Nowhere has the priority for military considerations been more striking than in the conduct of US surveillance along the China coast, regularly provoking Chinese defenses in order to read them electronically, for advance knowledge of how the PLA responds to a crisis. Although Admiral Locklear has accepted a Chinese naval presence in US territorial waters, if the Chinese conducted our kind of provocative surveillance off Washington DC, it would trigger a war mentality. A marginal military gain seemingly trumps the risk of provoking enmity.

Given its ostensibly different values, the Obama administration might have been different, but it has not. The first National Security Advisor, James Jones, was a general. The second did not question the continuing dominance of military considerations. No strategic vision integrates military, economic, and diplomatic perspectives. The predominant voice behind America’s Asian diplomacy in the first Obama administration was Kurt Campbell, an able assistant secretary with a primarily defense background. Even he was astonished by the predominance of the military:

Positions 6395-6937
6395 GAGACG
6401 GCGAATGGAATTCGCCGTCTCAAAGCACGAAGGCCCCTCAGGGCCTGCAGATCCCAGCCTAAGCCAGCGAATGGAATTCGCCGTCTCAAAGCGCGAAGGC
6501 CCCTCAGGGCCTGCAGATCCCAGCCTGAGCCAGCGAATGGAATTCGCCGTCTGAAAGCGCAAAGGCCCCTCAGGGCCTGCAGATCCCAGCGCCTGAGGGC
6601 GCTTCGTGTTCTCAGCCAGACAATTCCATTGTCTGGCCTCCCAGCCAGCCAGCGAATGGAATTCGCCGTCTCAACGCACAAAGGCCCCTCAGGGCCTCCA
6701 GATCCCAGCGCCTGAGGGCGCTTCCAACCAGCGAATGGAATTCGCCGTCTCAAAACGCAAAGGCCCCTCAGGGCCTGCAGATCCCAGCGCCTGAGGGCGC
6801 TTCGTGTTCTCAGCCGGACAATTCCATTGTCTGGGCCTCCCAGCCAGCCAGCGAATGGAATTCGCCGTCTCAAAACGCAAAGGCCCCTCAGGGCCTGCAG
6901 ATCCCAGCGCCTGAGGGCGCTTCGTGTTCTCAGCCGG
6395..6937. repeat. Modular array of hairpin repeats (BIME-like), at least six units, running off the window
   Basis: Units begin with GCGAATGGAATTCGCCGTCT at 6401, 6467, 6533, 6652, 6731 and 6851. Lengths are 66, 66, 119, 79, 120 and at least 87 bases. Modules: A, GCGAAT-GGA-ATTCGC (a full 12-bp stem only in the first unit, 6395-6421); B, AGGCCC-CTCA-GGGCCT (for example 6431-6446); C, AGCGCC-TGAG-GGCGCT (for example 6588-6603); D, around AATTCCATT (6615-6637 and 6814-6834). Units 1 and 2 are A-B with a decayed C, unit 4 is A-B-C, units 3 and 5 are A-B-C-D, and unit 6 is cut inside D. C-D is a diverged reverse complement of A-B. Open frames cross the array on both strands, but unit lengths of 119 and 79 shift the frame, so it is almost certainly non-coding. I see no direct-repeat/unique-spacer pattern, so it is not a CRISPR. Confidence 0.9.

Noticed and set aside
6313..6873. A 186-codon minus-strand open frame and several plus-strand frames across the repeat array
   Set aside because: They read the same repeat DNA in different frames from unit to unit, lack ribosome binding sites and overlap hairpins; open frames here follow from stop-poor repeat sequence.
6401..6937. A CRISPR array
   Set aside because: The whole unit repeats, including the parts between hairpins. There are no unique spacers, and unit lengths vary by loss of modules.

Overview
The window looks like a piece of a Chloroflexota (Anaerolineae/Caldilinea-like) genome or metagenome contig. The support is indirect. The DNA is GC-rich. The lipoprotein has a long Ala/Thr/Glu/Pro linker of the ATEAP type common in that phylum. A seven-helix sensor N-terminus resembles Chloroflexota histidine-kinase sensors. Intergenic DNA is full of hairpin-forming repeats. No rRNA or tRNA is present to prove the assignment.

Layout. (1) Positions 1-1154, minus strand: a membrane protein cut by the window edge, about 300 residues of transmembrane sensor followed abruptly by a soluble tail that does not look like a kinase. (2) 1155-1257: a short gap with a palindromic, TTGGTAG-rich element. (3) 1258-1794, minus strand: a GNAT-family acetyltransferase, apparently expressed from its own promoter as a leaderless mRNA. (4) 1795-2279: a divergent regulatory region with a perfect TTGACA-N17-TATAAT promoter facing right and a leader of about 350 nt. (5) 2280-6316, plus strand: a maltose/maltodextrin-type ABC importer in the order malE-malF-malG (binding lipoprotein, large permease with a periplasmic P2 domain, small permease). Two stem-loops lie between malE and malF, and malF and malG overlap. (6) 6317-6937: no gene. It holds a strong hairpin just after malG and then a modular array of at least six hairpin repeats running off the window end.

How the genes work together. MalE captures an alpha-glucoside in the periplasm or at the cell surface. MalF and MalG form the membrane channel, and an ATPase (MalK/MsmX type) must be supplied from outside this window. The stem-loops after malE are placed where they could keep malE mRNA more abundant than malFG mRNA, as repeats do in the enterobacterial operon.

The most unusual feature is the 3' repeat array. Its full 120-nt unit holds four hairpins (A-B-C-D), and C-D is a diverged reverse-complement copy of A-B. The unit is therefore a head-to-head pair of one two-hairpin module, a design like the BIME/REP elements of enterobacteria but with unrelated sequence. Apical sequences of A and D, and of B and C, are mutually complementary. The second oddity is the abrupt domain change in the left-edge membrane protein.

“[I]n our government, we have one part of government which is essentially on steroids, which is our military and intelligence. And then the rest of our government is on life support.”5 He went on to say that media correspondents whose primary experience is the Iraq and Afghan wars now dominate US news coverage and, therefore, see everything from a primarily military perspective.

The Obama administration’s rebalancing to Asia could have been a predominantly diplomatic and economic refocusing, portrayed as such, but it was not. The United States shifted its naval balance toward Asia, sent troops to Australia, reversed the Bush administration’s lightening of the military presence and exercises in South Korea, strengthened military ties with Vietnam, encouraged Indian ambitions in the South China Sea, and fostered a grand maritime collaboration along the entire Chinese littoral.6 Tensions within the region were rising, and there was inevitably a military component to the US response. Perhaps it was inevitable that Secretary Clinton would reverse half a century of refusing to engage in these conflicts, but it was at best questionable that the response was so overwhelmingly military and that China, which certainly deserved criticism, was so one-sidedly the focus of opprobrium. Where in the speeches was there acknowledgment that the territorial claims of Vietnam, Taiwan, the Philippines, and Malaysia were proportionately stretched, that China had for years honored the draft Code of Conduct principles of joint development in the South China Sea while ASEAN countries infringed on them, and that Japanese leaders were breaking understandings and provoking China?